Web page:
"I don’t think that my work is actually effectively dealing with history. I think of my work as subsumed by history or consumed by history." —Kara Walker

New episode from Art21’s Exclusive series: An in-depth look at the creation of Kara Walker’s monumental public project for Creative Time, A Subtlety, or the Marvelous Sugar Baby (2014), at the Domino Sugar Factory in Brooklyn, NY.

WATCH: Kara Walker: “A Subtlety, or the Marvelous Sugar Baby”

IMAGES: Production stills from the Art21 Exclusive episode, Kara Walker: “A Subtlety, or the Marvelous Sugar Baby”. © Art21, Inc. 2014.


Troy Coulterman

1. Digesting

2. Nimbus Emanation

3. Grey Matter Nova

4. Falling Visions

5. I Want to be new to this world

6. Vacuumed Thoughts

7. Musing Nebula



Esther Ruiz

Rock Technology (2010)

Laminated Wood / Spray Paint / Hardware


Esther Ruiz

Concrete Setting XXXII (2011)

Concrete / Plexiglas

Adham Faramawy

Work from his oeuvre

“Adham Faramawy is an artist who explores changes in perception brought about by the digital age. For this exhibition the artist poses questions around media consumption and the persuasive potential of advertising to reflect and reproduce images of ‘well being’.

Across a landscape of high definition flat screens and sculptural wall and floor works, bodies flex, exhale, and exfoliate to the sedative tone of synthesized audio. Manipulated digitally, where tactile surface interplays between liquid planes, Faramawy shoots staged live performers often using his smart phone, a device, which is symptomatic of a contemporary syndrome of immediacy. Interested in erasing the boundaries of production and presentation the artist accelerates the speed at which live footage can meet the digital screen allowing it to be mediated by the mechanisms of the more familiar filter through which we visualize and conceptualize. Routines of banal choreographed workouts and rejuvenating skin treatments are played out, one on one and up close to the screen, performers often neoprene clad or waxed and polished naked. Carefully staged where human exchange can be computer-mediated, these subjects carry with them the isolated remoteness of the online experience.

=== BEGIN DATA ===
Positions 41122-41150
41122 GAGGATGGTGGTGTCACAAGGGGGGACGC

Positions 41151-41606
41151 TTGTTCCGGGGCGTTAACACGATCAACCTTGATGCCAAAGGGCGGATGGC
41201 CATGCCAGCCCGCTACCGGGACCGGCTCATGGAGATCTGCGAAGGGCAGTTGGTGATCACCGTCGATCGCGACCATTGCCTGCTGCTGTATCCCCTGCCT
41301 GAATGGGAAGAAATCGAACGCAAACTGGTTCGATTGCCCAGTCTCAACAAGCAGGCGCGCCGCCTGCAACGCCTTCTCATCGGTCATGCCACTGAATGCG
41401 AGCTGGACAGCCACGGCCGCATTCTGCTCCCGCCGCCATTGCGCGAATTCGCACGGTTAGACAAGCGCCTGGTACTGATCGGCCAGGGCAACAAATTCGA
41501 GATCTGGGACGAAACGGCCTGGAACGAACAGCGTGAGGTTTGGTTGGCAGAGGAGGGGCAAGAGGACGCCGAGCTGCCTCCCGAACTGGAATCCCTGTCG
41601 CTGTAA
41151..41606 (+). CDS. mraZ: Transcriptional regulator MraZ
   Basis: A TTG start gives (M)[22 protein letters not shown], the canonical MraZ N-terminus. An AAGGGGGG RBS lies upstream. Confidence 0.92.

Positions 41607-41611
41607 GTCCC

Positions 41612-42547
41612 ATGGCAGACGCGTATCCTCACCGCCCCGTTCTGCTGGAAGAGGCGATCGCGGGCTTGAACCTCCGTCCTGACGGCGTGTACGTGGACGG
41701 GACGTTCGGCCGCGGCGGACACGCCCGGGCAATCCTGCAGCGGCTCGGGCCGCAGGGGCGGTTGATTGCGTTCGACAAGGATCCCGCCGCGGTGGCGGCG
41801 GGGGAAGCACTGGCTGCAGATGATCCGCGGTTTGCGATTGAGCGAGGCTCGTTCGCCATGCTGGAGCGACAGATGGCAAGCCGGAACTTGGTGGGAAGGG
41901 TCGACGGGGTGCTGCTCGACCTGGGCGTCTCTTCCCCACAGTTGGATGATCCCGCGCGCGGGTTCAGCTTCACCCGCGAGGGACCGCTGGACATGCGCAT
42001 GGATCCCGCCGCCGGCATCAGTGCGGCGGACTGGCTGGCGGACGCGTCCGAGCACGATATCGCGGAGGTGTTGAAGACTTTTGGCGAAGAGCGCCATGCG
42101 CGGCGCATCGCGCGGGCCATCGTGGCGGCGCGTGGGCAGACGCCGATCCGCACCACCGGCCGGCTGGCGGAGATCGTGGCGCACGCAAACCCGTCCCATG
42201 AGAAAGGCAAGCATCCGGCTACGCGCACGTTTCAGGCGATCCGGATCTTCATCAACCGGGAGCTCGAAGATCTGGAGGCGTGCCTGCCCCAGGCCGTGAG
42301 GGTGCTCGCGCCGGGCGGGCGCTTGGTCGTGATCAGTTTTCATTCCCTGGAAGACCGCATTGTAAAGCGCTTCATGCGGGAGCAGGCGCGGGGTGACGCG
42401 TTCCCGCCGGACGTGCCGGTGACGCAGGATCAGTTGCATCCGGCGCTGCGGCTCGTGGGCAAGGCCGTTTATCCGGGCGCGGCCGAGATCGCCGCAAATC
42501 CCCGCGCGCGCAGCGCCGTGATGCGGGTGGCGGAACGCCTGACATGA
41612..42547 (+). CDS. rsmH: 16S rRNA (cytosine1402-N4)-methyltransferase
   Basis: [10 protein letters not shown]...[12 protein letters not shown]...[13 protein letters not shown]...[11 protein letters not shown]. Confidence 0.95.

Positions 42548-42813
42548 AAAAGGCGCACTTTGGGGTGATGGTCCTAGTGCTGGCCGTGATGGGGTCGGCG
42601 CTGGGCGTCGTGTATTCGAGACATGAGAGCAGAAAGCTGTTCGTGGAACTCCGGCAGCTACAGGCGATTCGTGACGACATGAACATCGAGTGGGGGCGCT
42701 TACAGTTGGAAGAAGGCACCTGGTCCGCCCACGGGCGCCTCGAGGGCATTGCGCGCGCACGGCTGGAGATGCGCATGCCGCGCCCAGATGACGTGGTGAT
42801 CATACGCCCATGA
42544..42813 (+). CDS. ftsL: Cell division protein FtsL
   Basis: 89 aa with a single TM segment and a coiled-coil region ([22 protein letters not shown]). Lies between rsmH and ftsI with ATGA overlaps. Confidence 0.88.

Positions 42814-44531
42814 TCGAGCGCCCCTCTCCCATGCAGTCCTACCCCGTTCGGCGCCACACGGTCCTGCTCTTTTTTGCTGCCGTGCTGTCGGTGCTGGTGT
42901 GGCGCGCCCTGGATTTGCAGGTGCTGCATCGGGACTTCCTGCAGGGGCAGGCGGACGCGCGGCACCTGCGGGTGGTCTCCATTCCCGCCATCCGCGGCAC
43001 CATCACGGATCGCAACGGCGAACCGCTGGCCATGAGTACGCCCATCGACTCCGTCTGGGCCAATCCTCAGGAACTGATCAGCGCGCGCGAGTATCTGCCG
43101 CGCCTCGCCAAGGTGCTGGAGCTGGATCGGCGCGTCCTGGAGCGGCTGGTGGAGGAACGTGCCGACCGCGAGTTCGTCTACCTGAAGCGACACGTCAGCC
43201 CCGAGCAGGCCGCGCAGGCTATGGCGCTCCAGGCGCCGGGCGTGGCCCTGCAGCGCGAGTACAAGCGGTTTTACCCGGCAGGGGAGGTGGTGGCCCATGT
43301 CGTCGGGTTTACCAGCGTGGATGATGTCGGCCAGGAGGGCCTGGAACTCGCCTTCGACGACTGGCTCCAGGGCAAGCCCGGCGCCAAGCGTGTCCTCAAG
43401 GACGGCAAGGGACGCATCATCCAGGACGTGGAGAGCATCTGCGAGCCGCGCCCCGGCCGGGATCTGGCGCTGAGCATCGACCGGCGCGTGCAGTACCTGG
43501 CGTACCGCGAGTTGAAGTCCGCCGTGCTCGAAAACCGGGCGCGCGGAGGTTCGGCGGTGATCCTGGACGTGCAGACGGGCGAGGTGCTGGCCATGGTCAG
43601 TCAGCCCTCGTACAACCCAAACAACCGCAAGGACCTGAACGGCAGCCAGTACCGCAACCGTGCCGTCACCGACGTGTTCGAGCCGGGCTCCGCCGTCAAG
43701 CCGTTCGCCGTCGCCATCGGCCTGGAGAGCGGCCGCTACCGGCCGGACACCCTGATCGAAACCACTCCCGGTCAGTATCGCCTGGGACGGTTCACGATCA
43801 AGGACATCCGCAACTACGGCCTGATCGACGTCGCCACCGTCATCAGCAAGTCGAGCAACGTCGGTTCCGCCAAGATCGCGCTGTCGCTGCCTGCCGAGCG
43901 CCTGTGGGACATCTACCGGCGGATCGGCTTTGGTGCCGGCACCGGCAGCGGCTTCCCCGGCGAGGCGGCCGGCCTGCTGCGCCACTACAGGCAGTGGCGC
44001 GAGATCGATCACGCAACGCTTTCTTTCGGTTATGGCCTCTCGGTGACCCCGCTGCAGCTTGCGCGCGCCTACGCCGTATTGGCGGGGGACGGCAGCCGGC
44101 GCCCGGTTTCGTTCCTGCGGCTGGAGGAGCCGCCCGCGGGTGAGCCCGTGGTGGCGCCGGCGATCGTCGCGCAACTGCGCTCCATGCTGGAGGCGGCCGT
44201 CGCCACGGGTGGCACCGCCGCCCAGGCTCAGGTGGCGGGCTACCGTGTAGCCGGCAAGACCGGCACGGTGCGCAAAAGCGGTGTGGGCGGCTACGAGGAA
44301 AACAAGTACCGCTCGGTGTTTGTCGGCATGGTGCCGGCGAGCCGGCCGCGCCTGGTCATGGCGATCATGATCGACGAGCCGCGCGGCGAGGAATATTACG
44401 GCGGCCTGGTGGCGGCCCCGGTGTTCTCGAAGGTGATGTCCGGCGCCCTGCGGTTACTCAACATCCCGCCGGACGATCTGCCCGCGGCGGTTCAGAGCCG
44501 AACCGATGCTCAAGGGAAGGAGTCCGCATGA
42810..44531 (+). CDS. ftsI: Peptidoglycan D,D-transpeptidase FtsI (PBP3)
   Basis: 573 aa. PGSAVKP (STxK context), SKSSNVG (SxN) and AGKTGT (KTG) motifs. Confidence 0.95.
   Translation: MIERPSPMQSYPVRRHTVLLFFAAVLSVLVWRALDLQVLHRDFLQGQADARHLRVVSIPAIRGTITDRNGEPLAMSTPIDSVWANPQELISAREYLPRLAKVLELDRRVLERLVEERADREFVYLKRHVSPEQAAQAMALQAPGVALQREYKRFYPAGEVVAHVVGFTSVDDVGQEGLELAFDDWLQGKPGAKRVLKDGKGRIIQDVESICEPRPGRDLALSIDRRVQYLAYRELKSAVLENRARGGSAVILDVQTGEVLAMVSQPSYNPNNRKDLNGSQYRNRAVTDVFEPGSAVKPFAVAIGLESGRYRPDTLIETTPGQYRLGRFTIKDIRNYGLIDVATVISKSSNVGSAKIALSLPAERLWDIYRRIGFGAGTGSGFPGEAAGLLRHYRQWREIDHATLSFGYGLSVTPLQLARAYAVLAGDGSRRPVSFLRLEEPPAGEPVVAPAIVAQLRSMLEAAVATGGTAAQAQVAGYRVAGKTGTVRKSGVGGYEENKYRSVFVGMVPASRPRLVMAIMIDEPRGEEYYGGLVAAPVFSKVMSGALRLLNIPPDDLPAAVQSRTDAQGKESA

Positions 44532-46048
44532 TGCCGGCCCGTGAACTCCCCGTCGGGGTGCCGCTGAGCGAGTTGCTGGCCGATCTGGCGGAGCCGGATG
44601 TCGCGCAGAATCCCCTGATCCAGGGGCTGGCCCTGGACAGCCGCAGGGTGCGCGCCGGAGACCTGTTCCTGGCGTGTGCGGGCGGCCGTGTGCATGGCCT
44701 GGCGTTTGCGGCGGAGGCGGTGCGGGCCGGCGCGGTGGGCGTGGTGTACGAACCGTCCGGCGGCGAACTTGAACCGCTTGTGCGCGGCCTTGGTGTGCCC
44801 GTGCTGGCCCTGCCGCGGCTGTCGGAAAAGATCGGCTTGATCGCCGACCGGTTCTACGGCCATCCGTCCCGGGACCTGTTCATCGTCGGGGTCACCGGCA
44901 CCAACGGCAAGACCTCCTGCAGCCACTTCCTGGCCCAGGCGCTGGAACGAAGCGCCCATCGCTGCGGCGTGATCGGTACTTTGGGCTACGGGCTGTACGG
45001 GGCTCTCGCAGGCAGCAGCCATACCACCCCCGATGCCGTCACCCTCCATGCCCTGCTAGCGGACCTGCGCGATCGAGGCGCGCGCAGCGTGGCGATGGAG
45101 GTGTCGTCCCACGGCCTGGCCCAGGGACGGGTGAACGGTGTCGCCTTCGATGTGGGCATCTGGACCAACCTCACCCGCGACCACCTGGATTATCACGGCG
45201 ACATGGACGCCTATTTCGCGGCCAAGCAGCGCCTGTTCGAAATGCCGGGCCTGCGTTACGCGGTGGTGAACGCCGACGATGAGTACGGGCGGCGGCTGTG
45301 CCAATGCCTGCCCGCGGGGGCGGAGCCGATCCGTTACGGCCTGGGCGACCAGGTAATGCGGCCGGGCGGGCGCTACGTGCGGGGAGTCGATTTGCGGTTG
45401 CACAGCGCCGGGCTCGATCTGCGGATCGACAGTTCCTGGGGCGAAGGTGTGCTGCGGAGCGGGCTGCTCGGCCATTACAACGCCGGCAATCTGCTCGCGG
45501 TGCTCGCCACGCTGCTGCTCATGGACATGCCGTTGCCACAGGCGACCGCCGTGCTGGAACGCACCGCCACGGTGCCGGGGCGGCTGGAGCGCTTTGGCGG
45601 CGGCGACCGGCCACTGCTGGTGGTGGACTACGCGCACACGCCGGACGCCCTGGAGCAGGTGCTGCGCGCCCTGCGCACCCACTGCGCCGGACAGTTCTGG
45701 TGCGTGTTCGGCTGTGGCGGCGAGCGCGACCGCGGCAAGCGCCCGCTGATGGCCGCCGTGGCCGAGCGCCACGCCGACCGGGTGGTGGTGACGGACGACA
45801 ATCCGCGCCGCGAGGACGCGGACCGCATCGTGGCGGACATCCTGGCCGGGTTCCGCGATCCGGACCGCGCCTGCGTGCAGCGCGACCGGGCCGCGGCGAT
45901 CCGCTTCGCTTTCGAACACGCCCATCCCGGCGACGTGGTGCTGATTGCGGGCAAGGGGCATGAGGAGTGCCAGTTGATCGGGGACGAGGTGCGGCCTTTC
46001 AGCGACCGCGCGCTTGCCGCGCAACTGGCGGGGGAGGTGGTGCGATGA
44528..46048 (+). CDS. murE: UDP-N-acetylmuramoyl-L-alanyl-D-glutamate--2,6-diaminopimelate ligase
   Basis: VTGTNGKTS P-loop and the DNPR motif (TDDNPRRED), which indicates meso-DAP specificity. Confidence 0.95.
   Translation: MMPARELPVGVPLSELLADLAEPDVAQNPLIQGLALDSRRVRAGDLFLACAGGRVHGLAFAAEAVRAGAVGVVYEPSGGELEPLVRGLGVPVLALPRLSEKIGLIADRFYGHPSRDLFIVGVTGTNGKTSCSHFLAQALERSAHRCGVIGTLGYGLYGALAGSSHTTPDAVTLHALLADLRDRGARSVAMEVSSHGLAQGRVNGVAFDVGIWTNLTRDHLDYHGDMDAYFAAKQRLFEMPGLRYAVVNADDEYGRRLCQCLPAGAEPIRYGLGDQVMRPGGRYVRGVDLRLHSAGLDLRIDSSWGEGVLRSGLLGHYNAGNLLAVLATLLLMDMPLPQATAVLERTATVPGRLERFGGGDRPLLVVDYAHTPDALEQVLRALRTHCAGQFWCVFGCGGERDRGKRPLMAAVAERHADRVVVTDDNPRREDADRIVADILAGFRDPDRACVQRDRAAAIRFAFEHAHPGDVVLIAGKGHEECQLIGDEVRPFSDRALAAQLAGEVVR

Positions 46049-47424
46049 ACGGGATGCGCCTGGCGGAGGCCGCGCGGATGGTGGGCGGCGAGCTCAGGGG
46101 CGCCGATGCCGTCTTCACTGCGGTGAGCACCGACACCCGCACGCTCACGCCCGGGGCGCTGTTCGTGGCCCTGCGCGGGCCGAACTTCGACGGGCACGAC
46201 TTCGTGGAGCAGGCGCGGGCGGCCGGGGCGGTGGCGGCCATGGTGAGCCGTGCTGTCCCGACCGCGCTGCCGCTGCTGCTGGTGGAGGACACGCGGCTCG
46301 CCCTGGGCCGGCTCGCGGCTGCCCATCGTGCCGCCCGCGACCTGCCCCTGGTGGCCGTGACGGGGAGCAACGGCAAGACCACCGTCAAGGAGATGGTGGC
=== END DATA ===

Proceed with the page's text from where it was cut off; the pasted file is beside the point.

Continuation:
For Hydra water is constructed as a luxury product and is abundant. Digital pixels and meditative sound sublimate water into a fetishized fluid counterpart, heightening it’s potential to heal and regenerate thus playing into the increasing anxiety over it’s potential scarcity. Points of hydration or drowning are continuous dichotomies throughout the new body of work, either by performers constantly feeding an unquenchable thirst by drinking water from plastic bottles in post-rave thirst aftermath, or by the animated image dissolving into digitized rippling screens.

As with previous presentations Faramawy will present a series of 3D and 2D works; leaning digital flat screens and cuboid podiums will occupy the space. Paint and pixel oscillate, with surfaces counterpoising colour schemes that reproduce screensaver gradients, proxies for the digital treatment of live footage.  Despite the self-containment of wall and video work the question of which section is ascendant – which is background and which is foreground is open-ended. The artist draws us into an examination of formal points of contact between the physical and non-physical, directing us towards aesthetic histories to bring subjectivity and primacy of experience to the fore. All works are bound together in a sealed world, each requiring the other, their liquid relationship to be read as flowing and symbiotic.”

text from recent exhibition at Cell Project Space



Amie Dicke

I was more impressed by the concepts behind Amie Dicke than the actual sculptures, which merely functioned to visually represent her brilliant conceptual thinking. The first piece I saw from her was the bedroom scene made up of things that were laying around her house which had very strong emotions and memories attached to them. She then loaded up sprayers with liquid cosmetic foundation and proceeded to coat her scene and belongings in the face make-up. The metaphor of covering up memories and especially those which are painful and have made you who you are is presented as a coping mechanism and our way of hiding who we are from the world. The tea cabinet full of the assorted furs made me think of the sick obsession we seem to have with killing animals for personal wealth and gain. I thought that her sculpture covered in heat-insulating blankets was unique, as well as the bust covered up by zip-ties.


Kiki Smith - Lilith, 1994 - Bronze, silicon, and glass.

"In medieval Jewish lore, Lilith was Adam’s first wife.  When she demanded to be Adam’s equal, she was evicted from the Garden of Eden.  Lilith flew away to the demon world, replaced by the more submissive Eve.  Smith catches us off guard with Lilith’s pose and placement.  Most sculptures receive our gaze passively, but Lilith stares back with piercing brown eyes, ready to pounce."

(via maskingtapepoetree)



Baitogogo by Henrique Oliveira. Palais de Tokyo, Paris

(via villenoire)

The Speakers (Voice Box)


Lucie Stahl

Untitled, 2005

(via feeblyy)


Delve deep into the unique world of Erwin Wurm's home and workshop in the Austrian countryside in this week's T Magazine.

(via belacqui)